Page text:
Movie Review: Ferrara and his muse Dafoe look for meaning, forgiveness, etc. in exile in “Siberia”

If the Internet has taught us anything, it’s that the curious, expressive and exceptionally smart husky may be the dog who truly “gets” us, and will most likely be the first canine to carry on a conversation with her or his human companion.

One is reminded of this eventuality in the new film “Siberia,” when our soul-and-psyche searching hero Willem Dafoe beds his team down for the night in a cave, where figures from his past and his nightmares visit him by firelight.

As the naked dwarf woman labors into the light in her wheelchair and utters “I just wanted to save the best. I just wanted to save the best,” we cut to the pack, staring at her and Dafoe in a quizzical way any critic or film fan will recognize. Their expression says the same thing I’ve heard shouted in cinemas or film festivals, and not always shouted by me.

“WTF Abel Ferrara?” they unmistakably wonder. “W? T? F?”

Dafoe has become the muse for the “Bad Lieutenant/King of New York” director and once-and-always bad-boy of American indie cinema, Ferrara. We’re allowed to read “director’s alter ego” into Dafoe’s performances here and in “Tommaso,” and “4:44 Last Day On Earth,” and maybe in “Go Go Tales,” if not in “Passolini.” The fact that Dafoe’s character, Clint, literally faces off with his own alter ego, and the ghost of his surgeon father (also Dafoe) in this film tends to underline that viewers’ “permission” to leap to conclusions.

So what is Ferrara putting on the screen that he might be better off telling to his psychotherapist this time?

Dafoe’s Clint is in a sort of mental Siberia, a loner running a bar “in the far north,” Canada we’re told (it’s an Italian co-production, so no, the Alps). He serves Eskimos who tell him their drink order and we assume how their day went and what not in untranslated Inuit dialects.

A Russian grandmother babbles in untranslated Russian before showing off her granddaughter’s nude, pregnant torso, which Clint reacts to in ways that suggest this is his doing.

An ex-wife vision here, a grizzly attack nightmare there, Clint has issues that go beyond knocking back shots with his customers.

Ferrara’s Clint gives an ex-wife and a child the same trite rationalization that thousands of marriage counselors have rolled their eyes at and 400 middling playwrights and screenwriters have recycled before him.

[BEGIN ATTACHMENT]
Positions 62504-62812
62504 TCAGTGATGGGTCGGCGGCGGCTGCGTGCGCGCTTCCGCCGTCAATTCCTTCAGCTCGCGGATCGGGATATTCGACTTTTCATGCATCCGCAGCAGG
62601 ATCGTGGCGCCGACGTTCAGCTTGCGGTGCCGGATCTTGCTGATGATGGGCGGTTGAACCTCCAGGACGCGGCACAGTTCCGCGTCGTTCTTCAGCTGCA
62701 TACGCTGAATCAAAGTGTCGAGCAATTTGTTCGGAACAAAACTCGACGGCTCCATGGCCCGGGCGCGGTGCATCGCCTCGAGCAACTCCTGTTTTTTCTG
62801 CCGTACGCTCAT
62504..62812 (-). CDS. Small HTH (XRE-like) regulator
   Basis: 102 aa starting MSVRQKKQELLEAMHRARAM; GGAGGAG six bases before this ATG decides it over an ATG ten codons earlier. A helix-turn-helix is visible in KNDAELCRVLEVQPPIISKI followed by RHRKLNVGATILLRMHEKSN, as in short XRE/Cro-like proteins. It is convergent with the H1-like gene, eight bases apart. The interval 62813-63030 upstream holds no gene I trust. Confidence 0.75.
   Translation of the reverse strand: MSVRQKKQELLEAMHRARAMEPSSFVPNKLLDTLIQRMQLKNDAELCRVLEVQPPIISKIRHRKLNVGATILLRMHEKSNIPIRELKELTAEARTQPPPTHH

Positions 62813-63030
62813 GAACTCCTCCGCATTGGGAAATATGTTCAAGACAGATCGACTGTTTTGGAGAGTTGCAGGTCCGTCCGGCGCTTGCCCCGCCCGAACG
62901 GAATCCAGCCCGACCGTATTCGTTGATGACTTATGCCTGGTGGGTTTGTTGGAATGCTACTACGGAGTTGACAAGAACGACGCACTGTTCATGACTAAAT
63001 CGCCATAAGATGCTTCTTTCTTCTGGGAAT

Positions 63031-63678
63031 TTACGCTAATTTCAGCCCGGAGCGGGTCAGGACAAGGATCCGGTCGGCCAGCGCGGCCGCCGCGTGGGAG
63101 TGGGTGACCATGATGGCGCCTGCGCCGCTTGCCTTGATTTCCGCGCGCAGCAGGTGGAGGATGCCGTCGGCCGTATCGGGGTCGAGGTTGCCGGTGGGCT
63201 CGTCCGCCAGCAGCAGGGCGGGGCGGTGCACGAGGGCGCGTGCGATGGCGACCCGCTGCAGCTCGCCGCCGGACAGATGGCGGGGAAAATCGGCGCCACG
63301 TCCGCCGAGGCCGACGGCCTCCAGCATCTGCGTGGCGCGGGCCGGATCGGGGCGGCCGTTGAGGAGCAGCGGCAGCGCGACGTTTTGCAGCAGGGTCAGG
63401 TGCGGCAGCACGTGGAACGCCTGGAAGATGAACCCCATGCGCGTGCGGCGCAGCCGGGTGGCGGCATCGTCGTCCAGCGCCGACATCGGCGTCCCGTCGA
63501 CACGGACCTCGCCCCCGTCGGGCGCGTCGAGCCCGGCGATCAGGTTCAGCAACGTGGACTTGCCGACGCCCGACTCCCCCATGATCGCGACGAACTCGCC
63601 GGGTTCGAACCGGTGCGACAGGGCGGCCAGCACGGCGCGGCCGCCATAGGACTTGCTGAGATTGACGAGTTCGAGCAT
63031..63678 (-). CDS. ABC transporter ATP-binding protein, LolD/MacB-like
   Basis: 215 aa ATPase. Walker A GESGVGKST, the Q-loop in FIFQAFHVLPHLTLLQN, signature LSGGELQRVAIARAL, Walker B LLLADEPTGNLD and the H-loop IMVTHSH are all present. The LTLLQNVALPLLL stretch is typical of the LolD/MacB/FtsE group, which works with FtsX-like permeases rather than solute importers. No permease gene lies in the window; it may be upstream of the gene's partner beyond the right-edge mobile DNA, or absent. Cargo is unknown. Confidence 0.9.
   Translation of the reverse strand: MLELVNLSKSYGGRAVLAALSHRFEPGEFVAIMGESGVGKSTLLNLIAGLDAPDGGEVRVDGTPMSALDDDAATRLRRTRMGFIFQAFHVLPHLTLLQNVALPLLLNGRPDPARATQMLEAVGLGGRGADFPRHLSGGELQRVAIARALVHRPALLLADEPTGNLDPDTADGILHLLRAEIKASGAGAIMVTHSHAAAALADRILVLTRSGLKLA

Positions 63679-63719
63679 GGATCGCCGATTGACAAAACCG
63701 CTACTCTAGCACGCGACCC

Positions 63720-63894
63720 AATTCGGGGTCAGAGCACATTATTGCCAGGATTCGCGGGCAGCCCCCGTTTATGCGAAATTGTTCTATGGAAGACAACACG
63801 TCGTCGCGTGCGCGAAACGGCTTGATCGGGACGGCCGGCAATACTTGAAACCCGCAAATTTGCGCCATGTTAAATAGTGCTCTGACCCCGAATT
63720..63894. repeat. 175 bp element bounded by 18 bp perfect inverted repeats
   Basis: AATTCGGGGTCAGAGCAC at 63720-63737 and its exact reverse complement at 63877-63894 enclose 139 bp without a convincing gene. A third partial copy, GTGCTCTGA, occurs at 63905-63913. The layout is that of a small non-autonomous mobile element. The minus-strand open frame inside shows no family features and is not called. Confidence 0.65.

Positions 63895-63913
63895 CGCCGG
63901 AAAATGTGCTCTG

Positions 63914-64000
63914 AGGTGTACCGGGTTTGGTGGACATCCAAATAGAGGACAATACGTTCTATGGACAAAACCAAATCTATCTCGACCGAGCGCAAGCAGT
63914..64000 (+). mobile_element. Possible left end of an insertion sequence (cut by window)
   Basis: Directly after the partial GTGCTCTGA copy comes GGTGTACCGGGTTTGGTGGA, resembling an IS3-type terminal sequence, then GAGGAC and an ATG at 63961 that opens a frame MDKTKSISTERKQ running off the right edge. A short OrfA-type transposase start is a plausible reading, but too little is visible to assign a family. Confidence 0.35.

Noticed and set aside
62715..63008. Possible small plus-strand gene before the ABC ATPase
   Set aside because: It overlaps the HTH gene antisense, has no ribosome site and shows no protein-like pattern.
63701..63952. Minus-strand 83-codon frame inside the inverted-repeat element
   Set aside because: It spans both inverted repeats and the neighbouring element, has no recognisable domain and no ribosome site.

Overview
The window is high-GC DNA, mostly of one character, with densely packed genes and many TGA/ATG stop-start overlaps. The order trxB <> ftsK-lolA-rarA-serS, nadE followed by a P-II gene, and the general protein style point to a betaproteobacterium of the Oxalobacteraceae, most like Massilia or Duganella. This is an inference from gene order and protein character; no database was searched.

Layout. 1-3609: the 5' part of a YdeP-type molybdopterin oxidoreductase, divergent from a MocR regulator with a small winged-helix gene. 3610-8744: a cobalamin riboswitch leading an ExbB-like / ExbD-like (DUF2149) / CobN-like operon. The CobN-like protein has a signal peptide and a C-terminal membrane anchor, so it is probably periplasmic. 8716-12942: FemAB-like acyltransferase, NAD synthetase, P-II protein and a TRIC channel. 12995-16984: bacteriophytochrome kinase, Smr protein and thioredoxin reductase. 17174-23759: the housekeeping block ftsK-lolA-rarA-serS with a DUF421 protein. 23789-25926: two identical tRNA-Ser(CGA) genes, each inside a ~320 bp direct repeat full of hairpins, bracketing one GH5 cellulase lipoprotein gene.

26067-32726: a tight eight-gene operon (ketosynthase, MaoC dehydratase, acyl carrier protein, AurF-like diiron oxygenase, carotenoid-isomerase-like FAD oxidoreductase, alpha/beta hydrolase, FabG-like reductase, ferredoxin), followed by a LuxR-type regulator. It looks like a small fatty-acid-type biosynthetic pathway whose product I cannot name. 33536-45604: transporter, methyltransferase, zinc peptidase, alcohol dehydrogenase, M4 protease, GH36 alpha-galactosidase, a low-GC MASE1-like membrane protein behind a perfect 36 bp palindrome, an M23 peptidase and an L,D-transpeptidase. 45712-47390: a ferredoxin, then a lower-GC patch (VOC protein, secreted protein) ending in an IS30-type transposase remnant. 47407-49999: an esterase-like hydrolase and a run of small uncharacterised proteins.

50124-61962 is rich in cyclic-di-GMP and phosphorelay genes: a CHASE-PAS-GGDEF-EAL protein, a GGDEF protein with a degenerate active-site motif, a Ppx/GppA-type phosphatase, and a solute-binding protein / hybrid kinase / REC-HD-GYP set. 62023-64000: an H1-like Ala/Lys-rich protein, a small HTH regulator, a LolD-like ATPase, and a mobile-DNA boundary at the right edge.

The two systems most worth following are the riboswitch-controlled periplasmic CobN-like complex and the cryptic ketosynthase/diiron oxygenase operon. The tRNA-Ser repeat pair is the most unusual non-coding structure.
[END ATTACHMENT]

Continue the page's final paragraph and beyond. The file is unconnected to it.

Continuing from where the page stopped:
“The only thing I’m guilty of is loving you too much.”

He’s come to this remote place to get away from civilization, although this could be all in his mind. When he hitches his team of huskies up for a run through the snow, past some sort of home invasion/mass execution, into that cave and eventually to an oasis in a north African desert, that “in his head” notion seems on surer ground.

I’ve found Ferrara’s cryptic, navel-gazing bent of late both tedious and yet fascinating in what he’s trying to get across about where his head’s at when he makes this or that self-reflective film.

“Siberia” is gorgeous to look at, taking in bits of Inuit culture and id/ego psychobabble and the forlorn romance of “escaping” civilization, running a bar in the middle of nowhere.

Clint arguing with himself over “You don’t live in the world” seems to be the point, assuming that we’re meant to find one. There’s a whole “search” for “the black arts” bit (Simon McBurney plays an alleged magician) that feels like a tangent a filmmaker who never met a tangent he didn’t pursue might have avoided.

Still, even though I didn’t much care for the movie, and took up the huskies’ question for them more than once — “W.T.F. Ferrera?” — I can say I didn’t mind the “escape” of it all. We can leave the “solutions” to this existential crisis on film to the shrinks, if indeed this ballsy, indulgent head-case of a filmmaker ever bothers to see one.

MPA Rating: R for strong sexual content, nudity/graphic nudity, some disturbing violence, and bloody images 

Cast: Willem Dafoe, Dounia Sichov, Fabio Pagano, Valentina Rozumenko and Simon McBurney

Credits: Directed by Abel Ferrera, script by Abel Ferrara and Christ Zois, A Lionsgate release.

Running time: 1:31

About Roger Moore

Movie Critic, formerly with McClatchy-Tribune News Service, Orlando Sentinel, published in Spin Magazine, The World and now published here, Orlando Magazine, Autoweek Magazine
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